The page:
Likening obesity to child abuse
Can you imagine Social Services storming into your home like Special Ops and seizing your children because of what you’ve fed them?
Taking them away because you’ve allowed them a steady diet of Doritos and Twisters?
Declaring you unfit because you put sugary juice in your toddler’s bottle instead of milk?
Seems extreme. But it has come to that.
Last year, social workers in Cleveland removed a third grader - who topped 200 pounds and suffered from sleep apnea - from his mother’s home, citing his increasing weight as a form of medical neglect.
The subject has been debated ever since David Ludwig and Lindsey Murtagh of Harvard’s School of Public Health advocated last year for the removal of severely obese children from parents who don’t address the issue.
Don’t think it can’t happen here. It already has. Last year, a 13-year-old girl who weighed more than 400 pounds was removed from her home after experiencing medical problems. She’s back home now with her family, which also received nutritional counseling.
See, we’ve got a severe childhood obesity problem in Philadelphia. According to the Department of Human Services, 41 percent of kids here are classified as obese - that is, one out of four kids has a body mass index at the 95th percentile or higher. Not so shocking given that adult obesity is off the charts.
I’d call it an epidemic when, for the first time, DHS nurses have to use scales with a 400-pound capacity so that they can better weigh the 12 morbidly obese kids they are already monitoring.
We can argue all day over whether putting juice in a sippy cup constitutes parental abuse, but the fact is, when more children are developing Type 2 diabetes - a disease once associated only with adults - something has to change.
“It’s becoming more of an issue,” understated DHS Commissioner Ann Marie Ambrose.
“We don’t want to remove children. . . . For us, this is about being preventive and trying to educate.”
A poverty link
There’s a reason obesity goes hand in hand with poverty. In poorer communities, it seems as if everything works against good nutrition. Leading the way - the availability of cheap processed food. (I mean, have you seen KFC’s Double Down offering? Bacon and cheese sandwiched between a pair of deep-fried chicken patties? And it’s supposed to be the “breadless” option?)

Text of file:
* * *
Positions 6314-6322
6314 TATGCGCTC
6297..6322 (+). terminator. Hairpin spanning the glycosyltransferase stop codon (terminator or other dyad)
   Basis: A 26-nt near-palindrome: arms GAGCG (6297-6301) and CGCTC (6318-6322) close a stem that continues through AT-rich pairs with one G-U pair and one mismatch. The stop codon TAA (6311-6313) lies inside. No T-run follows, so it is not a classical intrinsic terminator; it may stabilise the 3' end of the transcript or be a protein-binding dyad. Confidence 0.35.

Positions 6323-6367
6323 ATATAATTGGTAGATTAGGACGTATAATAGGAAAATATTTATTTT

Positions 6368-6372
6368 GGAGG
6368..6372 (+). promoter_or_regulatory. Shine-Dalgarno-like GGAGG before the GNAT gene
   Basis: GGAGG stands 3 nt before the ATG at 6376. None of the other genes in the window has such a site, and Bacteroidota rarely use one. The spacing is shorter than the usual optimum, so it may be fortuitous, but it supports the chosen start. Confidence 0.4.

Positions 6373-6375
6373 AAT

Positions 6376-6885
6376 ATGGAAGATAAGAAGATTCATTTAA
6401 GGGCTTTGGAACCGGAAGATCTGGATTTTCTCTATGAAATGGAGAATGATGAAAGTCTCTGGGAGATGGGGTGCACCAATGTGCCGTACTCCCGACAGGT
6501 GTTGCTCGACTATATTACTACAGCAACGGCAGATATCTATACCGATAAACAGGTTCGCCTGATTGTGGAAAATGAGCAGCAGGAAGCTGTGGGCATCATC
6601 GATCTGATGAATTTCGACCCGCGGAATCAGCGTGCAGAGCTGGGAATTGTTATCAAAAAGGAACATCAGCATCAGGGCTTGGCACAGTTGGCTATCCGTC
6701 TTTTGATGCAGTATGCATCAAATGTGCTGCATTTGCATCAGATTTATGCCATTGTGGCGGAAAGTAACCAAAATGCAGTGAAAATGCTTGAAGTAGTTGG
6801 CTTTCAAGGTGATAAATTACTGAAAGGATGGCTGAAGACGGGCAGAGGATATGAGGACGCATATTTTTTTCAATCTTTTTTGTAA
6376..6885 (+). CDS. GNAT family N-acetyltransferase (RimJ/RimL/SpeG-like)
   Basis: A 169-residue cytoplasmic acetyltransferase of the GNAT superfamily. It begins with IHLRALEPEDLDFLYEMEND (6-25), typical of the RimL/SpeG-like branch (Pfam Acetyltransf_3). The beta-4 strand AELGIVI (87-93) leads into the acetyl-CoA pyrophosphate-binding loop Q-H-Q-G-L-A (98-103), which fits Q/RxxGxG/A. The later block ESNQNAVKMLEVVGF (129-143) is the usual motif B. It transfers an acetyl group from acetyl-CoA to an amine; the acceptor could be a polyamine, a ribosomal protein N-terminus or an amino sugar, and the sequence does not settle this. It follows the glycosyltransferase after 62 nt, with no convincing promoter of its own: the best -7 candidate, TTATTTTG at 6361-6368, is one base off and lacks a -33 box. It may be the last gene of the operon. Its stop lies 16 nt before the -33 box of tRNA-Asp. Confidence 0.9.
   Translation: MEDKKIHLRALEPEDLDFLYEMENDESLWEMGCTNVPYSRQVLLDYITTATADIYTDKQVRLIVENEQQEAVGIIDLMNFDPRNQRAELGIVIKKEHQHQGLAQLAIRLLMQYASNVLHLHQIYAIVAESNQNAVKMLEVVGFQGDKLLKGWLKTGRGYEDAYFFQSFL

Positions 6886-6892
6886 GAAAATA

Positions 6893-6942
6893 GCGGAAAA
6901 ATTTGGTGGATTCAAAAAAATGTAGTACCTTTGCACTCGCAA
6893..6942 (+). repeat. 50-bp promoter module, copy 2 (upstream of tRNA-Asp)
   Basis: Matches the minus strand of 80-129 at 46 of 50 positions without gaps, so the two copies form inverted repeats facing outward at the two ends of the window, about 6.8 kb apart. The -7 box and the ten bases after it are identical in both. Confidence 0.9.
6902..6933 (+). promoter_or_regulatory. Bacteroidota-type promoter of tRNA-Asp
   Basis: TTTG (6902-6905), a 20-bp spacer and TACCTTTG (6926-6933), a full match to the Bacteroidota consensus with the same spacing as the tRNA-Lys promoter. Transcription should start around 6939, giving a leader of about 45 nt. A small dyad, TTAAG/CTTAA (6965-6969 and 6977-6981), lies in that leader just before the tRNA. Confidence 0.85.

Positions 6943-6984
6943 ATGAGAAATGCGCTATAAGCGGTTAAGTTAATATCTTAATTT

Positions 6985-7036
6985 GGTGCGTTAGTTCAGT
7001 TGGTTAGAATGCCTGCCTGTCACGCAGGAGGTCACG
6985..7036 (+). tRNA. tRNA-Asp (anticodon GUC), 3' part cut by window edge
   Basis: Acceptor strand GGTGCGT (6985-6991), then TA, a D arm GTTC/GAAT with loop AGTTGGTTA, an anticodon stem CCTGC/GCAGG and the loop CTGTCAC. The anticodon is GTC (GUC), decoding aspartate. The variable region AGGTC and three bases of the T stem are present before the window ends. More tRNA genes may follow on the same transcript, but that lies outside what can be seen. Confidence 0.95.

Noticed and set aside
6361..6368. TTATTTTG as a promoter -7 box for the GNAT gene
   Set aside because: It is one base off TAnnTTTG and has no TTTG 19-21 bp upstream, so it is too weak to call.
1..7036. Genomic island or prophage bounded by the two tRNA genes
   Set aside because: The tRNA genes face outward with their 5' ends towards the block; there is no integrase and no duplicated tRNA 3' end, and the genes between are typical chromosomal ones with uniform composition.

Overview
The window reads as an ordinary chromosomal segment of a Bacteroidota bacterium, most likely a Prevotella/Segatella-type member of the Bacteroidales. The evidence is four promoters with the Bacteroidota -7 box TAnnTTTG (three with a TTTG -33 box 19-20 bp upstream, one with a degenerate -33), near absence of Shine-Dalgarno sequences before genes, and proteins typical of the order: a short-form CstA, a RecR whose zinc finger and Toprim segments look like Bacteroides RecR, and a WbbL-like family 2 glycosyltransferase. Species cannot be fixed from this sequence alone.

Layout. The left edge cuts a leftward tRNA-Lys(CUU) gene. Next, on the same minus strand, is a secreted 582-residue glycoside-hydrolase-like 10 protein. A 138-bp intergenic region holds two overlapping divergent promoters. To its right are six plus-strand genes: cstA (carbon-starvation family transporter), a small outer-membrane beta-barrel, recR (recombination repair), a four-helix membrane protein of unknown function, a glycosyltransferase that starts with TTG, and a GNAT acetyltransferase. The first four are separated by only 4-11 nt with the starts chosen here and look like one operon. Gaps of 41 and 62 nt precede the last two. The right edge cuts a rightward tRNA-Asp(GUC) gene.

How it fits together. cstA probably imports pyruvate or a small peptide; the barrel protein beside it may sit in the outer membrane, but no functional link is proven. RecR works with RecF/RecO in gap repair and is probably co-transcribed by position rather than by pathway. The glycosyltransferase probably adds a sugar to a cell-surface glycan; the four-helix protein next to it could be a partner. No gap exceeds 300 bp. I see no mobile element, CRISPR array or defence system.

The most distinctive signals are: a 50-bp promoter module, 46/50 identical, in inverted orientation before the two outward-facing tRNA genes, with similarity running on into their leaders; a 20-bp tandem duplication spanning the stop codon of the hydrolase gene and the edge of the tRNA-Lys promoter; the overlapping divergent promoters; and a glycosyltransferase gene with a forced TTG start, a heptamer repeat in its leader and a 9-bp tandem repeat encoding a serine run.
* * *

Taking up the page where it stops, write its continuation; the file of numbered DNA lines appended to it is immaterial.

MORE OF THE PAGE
You know what I mean. There are plenty of fast-food rows, but you’re lucky to find a grocery store.
Not to mention humongous portion sizes and the absence of exercise. Heck, some schools don’t even offer scheduled recess anymore, and gym has been cut as well.
Cindy Rodriguez, a Hunting Park committeewoman who works with many parents in her community, attended the first DHS town hall meeting on childhood obesity in West Kensington this week.
“We love our kids. But sometimes parents don’t know better,” says Rodriguez, 32, a mother of two. “We eat rice and beans and ribs and stuff. That’s how Puerto Ricans are.”
While her son and daughter are not obese, she has family members with kids who are.
On the same day that Michelle Obama celebrated new federal rules for healthier options in school lunches, parents nibbled on fresh-cut fruits and veggies as they listened to a panel of local health experts present practical and useful information.
Ripping sugary juice - a favorite target of health officials - as nothing more than “junk food for toddlers,” DHS medical director Cindy Christian suggested it’s better to “eat your juice” by consuming more fruits.
Giridhar Mallya, director of policy and planning for the Department of Health, says more than 600 corner stores now offer fresh meats and produce. And for every $5 worth of food stamps spent at farmers’ markets, shoppers will get an additional $2 worth of fruits and vegetables.
“We’re trying to shape an environment where people will make the healthy choice rather than the easy choice,” Mallya says.
“I think it’s a good thing, what DHS is trying to do,” said Charlene Samuels, a 44-year-old mother of two, who adds that she could stand to lose a few pounds herself. “I’ve never heard of so many children being obese. We need to do something about this problem.”
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